Newcastle MP backs campaign for better post-transplant care

Catherine McKinnell, MP for Newcastle North, has added her support to the Who Cares? campaign by the blood cancer charity Anthony Nolan, calling for better care for people recovering from a stem cell transplant.

Attending an event in Parliament in support of several constituents who’d contacted her, Catherine heard that despite stem cell transplant patients often being known as ‘patients for life’ due to the long-term side effects of the treatment, many are not receiving adequate support for the physical, practical and psychological challenges they experience during recovery. According to research by Anthony Nolan, one in five are not offered any specialist care to help with their recovery, which includes access to physiotherapists, counsellors, and fertility experts.

Anthony Nolan is therefore calling on health commissioners across the UK to urgently review the care arrangements they have in place for transplant recipients once they leave hospital, to ensure that patients and their families can continue to access vital support and services. National commissioners pay for any treatment needed by patients for the first 100 days after transplant. After this point, responsibility for funding services passes to local commissioners – in England, the patients’ local Clinical Commissioning Group (CCG). However, a Freedom of Information request by Anthony Nolan found that at present, fewer than one in ten (9%) CCGs have specific arrangements in place.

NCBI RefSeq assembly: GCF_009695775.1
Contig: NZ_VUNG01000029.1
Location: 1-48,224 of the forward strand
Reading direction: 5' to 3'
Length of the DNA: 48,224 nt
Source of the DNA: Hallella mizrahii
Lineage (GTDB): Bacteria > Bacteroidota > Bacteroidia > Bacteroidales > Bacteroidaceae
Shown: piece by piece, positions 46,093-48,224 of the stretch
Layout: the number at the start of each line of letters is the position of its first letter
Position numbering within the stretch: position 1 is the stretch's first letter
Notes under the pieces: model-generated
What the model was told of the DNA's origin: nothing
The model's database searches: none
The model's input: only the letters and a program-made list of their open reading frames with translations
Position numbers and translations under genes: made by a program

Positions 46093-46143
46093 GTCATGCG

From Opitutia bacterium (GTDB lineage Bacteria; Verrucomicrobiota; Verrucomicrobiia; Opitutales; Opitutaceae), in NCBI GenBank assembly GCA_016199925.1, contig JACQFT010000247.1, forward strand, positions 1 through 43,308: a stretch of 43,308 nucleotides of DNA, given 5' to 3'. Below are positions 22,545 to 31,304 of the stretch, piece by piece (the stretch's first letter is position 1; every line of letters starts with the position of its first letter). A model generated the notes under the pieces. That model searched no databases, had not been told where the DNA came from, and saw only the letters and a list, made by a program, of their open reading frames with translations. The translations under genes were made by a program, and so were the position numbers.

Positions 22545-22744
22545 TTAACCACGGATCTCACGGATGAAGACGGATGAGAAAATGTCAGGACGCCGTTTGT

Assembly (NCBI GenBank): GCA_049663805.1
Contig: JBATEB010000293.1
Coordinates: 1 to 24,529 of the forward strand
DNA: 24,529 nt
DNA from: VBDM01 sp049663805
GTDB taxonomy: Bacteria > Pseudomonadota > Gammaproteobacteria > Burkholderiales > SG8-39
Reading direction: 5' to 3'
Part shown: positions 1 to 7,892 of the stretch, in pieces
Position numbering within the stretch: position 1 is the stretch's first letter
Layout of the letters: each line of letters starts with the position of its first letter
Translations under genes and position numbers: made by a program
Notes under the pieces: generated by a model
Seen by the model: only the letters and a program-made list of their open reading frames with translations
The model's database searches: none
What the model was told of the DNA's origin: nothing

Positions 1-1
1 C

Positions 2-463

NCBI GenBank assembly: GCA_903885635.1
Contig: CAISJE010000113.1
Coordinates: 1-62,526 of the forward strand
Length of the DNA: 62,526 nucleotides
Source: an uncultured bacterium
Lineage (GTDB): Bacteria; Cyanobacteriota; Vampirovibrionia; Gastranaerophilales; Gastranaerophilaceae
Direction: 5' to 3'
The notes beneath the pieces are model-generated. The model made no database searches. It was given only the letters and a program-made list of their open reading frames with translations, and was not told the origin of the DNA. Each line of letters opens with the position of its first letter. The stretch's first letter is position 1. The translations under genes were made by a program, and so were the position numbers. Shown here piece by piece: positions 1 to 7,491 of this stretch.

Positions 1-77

Around 2,000 people in the UK need a stem cell transplant from a stranger each year. At the recent event in the House of Commons, Catherine heard from patient representatives about how difficult recovery can be without the appropriate support.

Catherine said:

‘A number of constituents have been in touch with me to raise their concerns on this issue, so I know how important it is for people in Newcastle North that stem cell transplant patients and their families receive appropriate support. No patient’s recovery should be made more difficult by a lack of care and support, and that’s why I’m backing Anthony Nolan’s campaign, urging health commissioners to review the care arrangements they have in place once transplant patients leave hospital.

I’ve also contacted the Health Secretary about the need to review the commissioning of post-transplant services nationally.’

Henny Braund, Chief Executive of Anthony Nolan, said:

‘It’s vital that health commissioners carry out an urgent review into the long-term care that stem cell transplant recipients need throughout their recovery, so we’re delighted to have the support of Catherine in raising awareness of this issue in Parliament and in her constituency.

‘Anthony Nolan is calling on health commissioners to work with us and the clinical community and make sure that post-transplant care works for every patient, to ensure they get the support they need to make a good recovery.’

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